Keep the media moist as the seeds germinate. If sown fresh, the seeds should germinate in two to six weeks. As the seedlings start to compete for space, thin out the smallest, weakest-looking ones.

A vertical close-up shot of an outdoor ti plant with red berry cluster and leaves.

When the seedlings are two to three inches tall and develop strong root systems – which should take a couple of months – pot them on into their own individual four-inch containers, filled with a similar media.

Keep them indoors and maintain even moisture until the following spring – if applicable, wait until all risk of frost has passed. At that point, you should harden them off outside before transplanting.

To do this, leave the seedlings outside in full sun to partial shade for 30 to 60 minutes before bringing them back inside. Each following day, add 30 to 60 more minutes of outdoor exposure until they’re able to spend a full day outdoors.

Now, they’re ready to transplant!


This method works when you’ve got a ti plant with multiple stems coming up from the ground.

If a specimen has outgrown its home, then dividing it kills two birds with one stone: more plants and more space!

A horizontal image of green-leaved Hawaiian ti plants growing from a cement planter submerged in outdoor turf.

Select a healthy-looking, multi-stemmed C. fruticosa in spring and dig it out of the ground or gently remove it from its pot.

Brush the soil off the roots and use a sharp, sterile blade to cut the root system and separate the plant, leaving one or more stems per division.

Now, all of your divisions can be transplanted!


Before you go and prepare transplant sites in early spring – after the frost-free date, if your area has frost – you need to decide whether you’ll put your ti plants in the ground or in a container.

Either way, ensure that the transplants will have partial shade to full sun exposure.

For in-ground transplants, prepare sites with well-draining, fertile soil that has a pH of 5.5 to 6.5. Make sure each site is spaced at least 18 to 24 inches apart.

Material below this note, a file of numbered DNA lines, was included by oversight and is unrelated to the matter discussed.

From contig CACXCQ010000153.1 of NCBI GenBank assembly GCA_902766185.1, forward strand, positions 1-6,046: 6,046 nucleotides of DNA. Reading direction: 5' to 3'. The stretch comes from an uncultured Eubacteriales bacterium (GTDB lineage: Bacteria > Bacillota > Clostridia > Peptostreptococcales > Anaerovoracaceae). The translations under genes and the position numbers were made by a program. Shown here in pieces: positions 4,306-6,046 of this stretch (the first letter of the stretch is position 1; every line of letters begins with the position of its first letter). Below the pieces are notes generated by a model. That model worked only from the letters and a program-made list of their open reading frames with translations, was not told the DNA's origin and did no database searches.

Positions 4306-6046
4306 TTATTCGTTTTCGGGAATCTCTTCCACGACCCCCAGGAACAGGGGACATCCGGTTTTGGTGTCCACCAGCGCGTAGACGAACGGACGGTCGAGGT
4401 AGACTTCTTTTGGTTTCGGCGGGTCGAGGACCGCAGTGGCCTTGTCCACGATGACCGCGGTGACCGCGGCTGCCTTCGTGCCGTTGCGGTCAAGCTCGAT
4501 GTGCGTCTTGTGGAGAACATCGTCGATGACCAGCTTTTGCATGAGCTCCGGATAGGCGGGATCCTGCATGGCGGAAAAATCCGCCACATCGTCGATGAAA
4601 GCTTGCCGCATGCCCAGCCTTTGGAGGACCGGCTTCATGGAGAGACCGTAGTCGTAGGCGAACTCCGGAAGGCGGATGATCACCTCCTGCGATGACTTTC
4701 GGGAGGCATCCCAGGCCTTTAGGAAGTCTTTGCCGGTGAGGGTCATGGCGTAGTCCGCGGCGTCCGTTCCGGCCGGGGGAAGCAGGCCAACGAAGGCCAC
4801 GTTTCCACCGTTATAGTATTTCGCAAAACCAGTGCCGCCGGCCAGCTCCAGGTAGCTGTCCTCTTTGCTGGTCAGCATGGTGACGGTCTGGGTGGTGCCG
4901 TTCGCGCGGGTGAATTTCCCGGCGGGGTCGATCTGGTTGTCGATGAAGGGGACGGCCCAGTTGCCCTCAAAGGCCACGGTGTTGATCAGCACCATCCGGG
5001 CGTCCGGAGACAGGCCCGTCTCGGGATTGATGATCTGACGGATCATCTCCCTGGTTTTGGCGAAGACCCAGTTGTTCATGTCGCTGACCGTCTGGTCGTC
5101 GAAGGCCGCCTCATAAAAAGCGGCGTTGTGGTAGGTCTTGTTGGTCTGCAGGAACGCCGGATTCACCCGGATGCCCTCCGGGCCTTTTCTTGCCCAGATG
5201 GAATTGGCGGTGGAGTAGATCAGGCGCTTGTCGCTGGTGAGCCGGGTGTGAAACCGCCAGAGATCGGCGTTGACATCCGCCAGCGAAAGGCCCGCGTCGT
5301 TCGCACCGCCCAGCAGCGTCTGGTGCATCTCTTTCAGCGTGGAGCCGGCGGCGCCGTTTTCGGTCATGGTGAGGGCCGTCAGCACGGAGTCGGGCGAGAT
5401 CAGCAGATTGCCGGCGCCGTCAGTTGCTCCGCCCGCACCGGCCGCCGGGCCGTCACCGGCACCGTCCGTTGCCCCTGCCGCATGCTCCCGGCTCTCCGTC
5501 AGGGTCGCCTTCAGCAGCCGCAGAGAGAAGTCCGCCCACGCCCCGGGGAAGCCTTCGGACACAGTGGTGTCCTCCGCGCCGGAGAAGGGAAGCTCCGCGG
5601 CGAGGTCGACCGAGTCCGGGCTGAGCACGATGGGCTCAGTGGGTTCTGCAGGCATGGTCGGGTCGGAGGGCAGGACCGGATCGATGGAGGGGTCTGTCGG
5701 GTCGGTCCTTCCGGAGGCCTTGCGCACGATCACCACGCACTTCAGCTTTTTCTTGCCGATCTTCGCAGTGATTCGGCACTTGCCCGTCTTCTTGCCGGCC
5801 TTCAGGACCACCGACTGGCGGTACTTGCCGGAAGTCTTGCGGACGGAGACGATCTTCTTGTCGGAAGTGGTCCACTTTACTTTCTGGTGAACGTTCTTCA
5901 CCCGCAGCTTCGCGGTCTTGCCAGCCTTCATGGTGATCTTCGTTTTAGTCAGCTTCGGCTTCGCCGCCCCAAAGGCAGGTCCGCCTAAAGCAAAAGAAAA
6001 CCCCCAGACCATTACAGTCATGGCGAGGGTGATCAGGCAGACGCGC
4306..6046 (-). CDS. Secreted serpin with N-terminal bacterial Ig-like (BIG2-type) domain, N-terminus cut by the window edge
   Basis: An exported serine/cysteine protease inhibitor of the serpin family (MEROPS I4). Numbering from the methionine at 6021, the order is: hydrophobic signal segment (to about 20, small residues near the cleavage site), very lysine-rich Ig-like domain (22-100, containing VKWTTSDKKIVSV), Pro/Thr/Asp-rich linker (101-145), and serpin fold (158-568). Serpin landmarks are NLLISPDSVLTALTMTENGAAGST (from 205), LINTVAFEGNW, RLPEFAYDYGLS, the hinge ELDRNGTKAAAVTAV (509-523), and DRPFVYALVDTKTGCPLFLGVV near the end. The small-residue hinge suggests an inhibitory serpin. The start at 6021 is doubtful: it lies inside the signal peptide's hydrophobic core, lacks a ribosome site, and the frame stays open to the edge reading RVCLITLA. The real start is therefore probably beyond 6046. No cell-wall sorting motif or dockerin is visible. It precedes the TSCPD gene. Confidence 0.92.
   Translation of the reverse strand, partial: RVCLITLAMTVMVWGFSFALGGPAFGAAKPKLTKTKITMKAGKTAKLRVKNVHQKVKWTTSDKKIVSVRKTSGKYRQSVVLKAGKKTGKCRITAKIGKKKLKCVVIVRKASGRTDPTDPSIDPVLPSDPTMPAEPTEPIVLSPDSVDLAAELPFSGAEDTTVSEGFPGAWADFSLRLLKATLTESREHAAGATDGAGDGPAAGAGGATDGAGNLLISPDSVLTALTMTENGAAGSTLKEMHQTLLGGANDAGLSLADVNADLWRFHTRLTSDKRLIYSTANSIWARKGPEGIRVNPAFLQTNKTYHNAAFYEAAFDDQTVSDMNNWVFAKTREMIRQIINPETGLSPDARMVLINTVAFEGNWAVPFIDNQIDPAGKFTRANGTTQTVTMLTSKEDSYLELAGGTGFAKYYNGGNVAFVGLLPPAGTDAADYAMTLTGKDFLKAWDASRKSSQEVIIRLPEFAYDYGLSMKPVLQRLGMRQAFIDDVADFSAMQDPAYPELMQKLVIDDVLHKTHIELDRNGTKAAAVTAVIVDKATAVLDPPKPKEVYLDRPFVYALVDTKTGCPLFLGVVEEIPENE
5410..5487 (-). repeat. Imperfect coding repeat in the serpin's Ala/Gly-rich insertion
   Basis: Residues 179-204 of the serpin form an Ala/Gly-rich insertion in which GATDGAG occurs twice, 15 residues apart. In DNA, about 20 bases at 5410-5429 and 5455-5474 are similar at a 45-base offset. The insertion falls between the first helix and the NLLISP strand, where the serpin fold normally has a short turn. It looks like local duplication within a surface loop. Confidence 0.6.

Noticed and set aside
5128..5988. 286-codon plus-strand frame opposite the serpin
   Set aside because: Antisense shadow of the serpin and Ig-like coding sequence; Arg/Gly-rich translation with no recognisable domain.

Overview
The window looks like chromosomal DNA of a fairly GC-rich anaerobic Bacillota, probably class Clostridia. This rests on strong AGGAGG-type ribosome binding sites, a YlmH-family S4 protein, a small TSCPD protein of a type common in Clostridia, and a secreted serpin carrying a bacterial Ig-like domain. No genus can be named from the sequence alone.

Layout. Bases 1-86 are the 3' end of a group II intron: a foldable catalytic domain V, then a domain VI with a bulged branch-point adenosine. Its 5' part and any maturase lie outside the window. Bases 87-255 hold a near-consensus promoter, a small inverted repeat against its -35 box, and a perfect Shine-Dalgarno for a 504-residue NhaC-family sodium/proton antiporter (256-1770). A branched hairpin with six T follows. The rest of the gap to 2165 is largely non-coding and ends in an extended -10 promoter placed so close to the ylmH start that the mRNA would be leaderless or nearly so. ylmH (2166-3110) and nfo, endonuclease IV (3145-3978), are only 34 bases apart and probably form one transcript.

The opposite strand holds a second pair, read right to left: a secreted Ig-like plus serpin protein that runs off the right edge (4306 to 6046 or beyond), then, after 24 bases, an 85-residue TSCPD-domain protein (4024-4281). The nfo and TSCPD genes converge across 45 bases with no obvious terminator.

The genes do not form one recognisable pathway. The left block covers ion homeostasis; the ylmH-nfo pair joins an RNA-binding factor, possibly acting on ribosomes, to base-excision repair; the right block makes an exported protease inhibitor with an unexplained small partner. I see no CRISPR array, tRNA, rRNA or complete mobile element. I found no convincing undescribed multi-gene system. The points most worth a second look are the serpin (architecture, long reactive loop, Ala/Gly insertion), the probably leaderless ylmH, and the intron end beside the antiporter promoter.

A vertical image of Ti plant (cordyline fruticosa) for sale on a white surface in natural sunlight outdoors.

Prepare pots by filling them with a 50:50 mix of either peat moss or coconut coir and vermiculite.

Choose pots that are about an inch or two wider than the transplants’ root systems, and don’t forget to pick pots with drainage holes.

Once you have your sites prepared, dig holes wide and deep enough to fit the root systems.

Lift the transplants from their original containers, lower them into their new homes, then backfill. Moisten the surrounding soil, and you’re done!

Growth Requirements

Now that your ti plants are nicely settled in, it’s time to keep them healthy and happy.

Just a quick reminder: for optimal growth, C. fruticosa needs partial shade to full sun exposure, along with temperatures of 65 to 95°F.

To grow them outdoors year-round, your garden must be in USDA Zones 10 to 12. Otherwise, you’ll have to bring them inside from the cold whenever temperatures dip below 30°F. 

A horizontal image of dark red ti plants growing outdoors next to grass and palm leaves.

Ti plants won’t perish at the slightest breeze or anything, but they’ll definitely do better with some wind protection. A line of dense trees or shrubs such as arborvitae can provide a solid windbreak.

In terms of soil, both drainage and water retention are super important, along with a pH of 5.5 to 6.5.

High organic matter is also optimal – don’t forget to amend your garden beds annually with a couple of inches of compost, well-rotted manure, or some other kind of humus!

For container-grown C. fruticosa, try this Tropical Potting Mix from Miracle Gro, available in two six-quart packs from Amazon

Miracle-Gro Tropical Potting Mix

In the absence of rain, be sure to water whenever the top inch or two of soil feels dry to the touch and use fluoride-free water whenever possible.

Additionally, adding a balanced fertilizer to the soil – once in spring, once again in summer – will help keep your Hawaiian ti plants fed and flourishing.

If your soil is naturally rich and fertile, you may not even need fertilizer.

Osmocote Fertilizer

Need fertilizer? This granular, slow-release 14-14-14 fertilizer from Osmocote should do the trick. It’s available in various sizes from Amazon.

Maintenance Tips

As leaves turn yellow, die, or are damaged, they should be promptly pruned.